|International Refugee Law - LAWS8190|
This course provides an overview of international refugee law. It explores the concept of 'international protection' through the lens of the 1951 Refugee Convention, asking who is a refugee?, what status does a refugee get?, who is expressly excluded from protection?, and is this instrument still adequate for refugee movements in the 21st century? It examines the notion of complementary protection (how human rights law has expanded States' protection obligations), the role of the United Nations High Commissioner for Refugees, the causes of and possible solutions to refugee flows, and the political and ethical issues concerning refugees and other forced migrants, including people trafficking and smuggling. It also examines strategies that countries like Australia have adopted in an attempt to deter asylum seekers, such as detention, interdiction, deflection, and temporary protection, as well as legal constructs devised to shift responsibility to other States, such as the concepts of 'safe third country', 'internal flight alternative', and extraterritorial processing. The course considers the extent to which Australia has implemented its international obligations in the Migration Act 1958, and how those obligations have been interpreted by the Department of Immigration, the Refugee Review Tribunal, and the Federal and High Courts. It undertakes a comparative analysis of practices in the European Union, Canada and the United States, and in regions such as Africa and Latin America. Contemporary protection concerns, such as mass influx, flight from generalized violence and civil war, internal displacement, and 'climate-change refugees' are also addressed.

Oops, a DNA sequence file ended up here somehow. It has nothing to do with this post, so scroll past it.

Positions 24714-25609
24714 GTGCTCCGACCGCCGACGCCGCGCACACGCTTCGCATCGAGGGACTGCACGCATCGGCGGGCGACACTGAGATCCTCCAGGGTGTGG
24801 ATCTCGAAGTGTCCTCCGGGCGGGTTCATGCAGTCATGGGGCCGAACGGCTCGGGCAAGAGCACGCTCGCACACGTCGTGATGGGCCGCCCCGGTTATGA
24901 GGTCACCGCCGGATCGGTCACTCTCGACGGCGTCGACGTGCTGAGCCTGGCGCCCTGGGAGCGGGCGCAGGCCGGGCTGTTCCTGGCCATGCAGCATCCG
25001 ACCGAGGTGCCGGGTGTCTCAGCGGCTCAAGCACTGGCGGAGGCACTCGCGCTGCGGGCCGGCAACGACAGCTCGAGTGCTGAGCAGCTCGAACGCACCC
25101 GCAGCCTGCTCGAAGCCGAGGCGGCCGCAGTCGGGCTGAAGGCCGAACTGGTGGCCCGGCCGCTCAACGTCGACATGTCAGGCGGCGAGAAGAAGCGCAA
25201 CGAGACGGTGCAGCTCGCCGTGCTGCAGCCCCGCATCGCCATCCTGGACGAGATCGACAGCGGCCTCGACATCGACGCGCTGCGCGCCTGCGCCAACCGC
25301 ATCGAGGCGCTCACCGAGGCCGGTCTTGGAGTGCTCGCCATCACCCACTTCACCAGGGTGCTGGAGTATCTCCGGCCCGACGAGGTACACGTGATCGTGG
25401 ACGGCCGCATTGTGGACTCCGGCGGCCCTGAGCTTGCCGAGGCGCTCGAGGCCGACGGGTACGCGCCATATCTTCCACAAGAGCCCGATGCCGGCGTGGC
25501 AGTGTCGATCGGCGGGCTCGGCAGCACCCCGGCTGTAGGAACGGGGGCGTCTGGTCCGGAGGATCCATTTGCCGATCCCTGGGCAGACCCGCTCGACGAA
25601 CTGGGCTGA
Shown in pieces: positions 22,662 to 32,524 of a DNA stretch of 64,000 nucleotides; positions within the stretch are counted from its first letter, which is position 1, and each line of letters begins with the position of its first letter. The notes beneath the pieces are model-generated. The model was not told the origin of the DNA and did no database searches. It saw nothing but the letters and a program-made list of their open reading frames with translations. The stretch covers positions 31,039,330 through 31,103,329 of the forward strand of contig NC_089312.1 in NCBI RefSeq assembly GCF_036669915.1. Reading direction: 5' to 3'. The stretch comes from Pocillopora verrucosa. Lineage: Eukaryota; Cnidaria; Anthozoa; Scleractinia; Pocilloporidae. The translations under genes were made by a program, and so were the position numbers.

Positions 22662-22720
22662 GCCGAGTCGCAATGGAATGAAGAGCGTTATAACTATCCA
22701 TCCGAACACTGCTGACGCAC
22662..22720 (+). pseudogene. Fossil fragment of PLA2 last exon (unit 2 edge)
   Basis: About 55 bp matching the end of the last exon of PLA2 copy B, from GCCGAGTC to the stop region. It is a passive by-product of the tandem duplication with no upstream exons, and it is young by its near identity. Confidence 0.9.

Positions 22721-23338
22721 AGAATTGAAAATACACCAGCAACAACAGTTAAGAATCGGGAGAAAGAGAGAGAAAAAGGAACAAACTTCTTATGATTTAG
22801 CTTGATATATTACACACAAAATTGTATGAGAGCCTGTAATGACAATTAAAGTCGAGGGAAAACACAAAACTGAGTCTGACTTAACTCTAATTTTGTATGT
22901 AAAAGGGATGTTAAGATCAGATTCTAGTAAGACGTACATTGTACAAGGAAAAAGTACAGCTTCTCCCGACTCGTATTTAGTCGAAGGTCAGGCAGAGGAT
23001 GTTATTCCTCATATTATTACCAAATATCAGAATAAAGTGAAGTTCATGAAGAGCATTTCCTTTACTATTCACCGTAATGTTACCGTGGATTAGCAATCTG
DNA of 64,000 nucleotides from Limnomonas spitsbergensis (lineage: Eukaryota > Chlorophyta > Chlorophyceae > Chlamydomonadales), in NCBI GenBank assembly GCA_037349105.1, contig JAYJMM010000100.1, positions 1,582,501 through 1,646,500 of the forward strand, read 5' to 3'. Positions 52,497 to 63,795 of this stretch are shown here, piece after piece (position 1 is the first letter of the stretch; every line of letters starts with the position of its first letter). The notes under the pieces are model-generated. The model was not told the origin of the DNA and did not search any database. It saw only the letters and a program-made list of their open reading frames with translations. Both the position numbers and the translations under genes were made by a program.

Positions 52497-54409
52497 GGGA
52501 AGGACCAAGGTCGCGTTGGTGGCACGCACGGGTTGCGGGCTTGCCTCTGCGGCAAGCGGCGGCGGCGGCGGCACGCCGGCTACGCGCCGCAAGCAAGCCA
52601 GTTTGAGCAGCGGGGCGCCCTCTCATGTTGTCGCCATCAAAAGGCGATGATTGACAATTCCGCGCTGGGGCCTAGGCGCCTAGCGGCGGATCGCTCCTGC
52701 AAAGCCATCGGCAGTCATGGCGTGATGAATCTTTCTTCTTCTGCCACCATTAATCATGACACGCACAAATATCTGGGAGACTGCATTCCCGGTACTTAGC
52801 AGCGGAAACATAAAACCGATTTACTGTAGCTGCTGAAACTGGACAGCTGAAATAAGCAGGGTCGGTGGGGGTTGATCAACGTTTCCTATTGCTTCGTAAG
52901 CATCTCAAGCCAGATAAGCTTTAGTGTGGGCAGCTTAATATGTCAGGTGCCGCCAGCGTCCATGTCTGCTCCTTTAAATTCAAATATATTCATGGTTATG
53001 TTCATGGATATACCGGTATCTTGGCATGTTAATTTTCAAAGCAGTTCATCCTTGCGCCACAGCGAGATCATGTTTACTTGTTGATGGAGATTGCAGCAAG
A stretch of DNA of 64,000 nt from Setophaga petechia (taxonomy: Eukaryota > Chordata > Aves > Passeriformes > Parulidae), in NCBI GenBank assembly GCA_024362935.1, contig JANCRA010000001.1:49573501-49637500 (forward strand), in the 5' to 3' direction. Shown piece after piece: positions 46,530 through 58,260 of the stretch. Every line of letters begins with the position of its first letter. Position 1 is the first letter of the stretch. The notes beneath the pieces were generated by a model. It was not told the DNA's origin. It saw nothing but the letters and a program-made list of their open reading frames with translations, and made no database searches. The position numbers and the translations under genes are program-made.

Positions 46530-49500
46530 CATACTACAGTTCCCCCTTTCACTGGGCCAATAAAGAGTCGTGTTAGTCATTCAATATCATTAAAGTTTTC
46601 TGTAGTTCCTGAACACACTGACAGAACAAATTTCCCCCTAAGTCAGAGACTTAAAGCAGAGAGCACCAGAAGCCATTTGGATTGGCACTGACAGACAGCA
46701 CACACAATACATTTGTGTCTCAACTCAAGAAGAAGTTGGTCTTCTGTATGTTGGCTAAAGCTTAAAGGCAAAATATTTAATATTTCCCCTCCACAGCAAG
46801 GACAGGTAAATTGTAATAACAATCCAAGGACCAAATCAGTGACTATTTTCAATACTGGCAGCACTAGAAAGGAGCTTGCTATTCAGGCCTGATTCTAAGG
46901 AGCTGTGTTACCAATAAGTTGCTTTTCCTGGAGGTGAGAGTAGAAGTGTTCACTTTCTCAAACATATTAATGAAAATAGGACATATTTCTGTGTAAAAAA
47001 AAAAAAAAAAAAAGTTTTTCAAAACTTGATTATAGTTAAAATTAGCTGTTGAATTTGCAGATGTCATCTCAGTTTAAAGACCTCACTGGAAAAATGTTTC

This course is also available to students undertaking relevant postgraduate non-law degree programs at UNSW, provided such enrolment is approved by the appropriate non-law Faculty.
Recommended Prior Knowledge
None, but LAWS8180 Principles of International Law or equivalent is a recommended pre- or co-requisite
This course aims to:
GS Goodwin-Gill and J McAdam, The Refugee in International Law (3rd edn, Oxford University Press, Oxford, 2007)
Additional reading materials will be advised before the course begins.
These will be advised in the Course Outline.